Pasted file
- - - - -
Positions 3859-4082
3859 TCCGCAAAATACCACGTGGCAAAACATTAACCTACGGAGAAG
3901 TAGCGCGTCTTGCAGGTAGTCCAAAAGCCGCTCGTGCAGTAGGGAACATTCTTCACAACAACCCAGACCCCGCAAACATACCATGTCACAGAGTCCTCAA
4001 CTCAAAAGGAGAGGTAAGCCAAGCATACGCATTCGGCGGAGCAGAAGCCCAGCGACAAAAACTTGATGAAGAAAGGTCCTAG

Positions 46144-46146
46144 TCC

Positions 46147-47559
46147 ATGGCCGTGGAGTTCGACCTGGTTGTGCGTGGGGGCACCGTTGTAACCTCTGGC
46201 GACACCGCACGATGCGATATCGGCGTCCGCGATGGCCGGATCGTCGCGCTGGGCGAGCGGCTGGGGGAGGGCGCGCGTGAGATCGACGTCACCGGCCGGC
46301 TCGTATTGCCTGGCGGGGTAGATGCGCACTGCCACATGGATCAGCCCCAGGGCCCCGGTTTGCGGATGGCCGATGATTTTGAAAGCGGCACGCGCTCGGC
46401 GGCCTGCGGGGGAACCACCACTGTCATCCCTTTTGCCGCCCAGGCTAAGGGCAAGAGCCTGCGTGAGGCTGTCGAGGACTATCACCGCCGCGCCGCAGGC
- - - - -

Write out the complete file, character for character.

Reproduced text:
Positions 3859-4082
3859 TCCGCAAAATACCACGTGGCAAAACATTAACCTACGGAGAAG
3901 TAGCGCGTCTTGCAGGTAGTCCAAAAGCCGCTCGTGCAGTAGGGAACATTCTTCACAACAACCCAGACCCCGCAAACATACCATGTCACAGAGTCCTCAA
4001 CTCAAAAGGAGAGGTAAGCCAAGCATACGCATTCGGCGGAGCAGAAGCCCAGCGACAAAAACTTGATGAAGAAAGGTCCTAG

Positions 46144-46146
46144 TCC

Positions 46147-47559
46147 ATGGCCGTGGAGTTCGACCTGGTTGTGCGTGGGGGCACCGTTGTAACCTCTGGC
46201 GACACCGCACGATGCGATATCGGCGTCCGCGATGGCCGGATCGTCGCGCTGGGCGAGCGGCTGGGGGAGGGCGCGCGTGAGATCGACGTCACCGGCCGGC
46301 TCGTATTGCCTGGCGGGGTAGATGCGCACTGCCACATGGATCAGCCCCAGGGCCCCGGTTTGCGGATGGCCGATGATTTTGAAAGCGGCACGCGCTCGGC
46401 GGCCTGCGGGGGAACCACCACTGTCATCCCTTTTGCCGCCCAGGCTAAGGGCAAGAGCCTGCGTGAGGCTGTCGAGGACTATCACCGCCGCGCCGCAGGC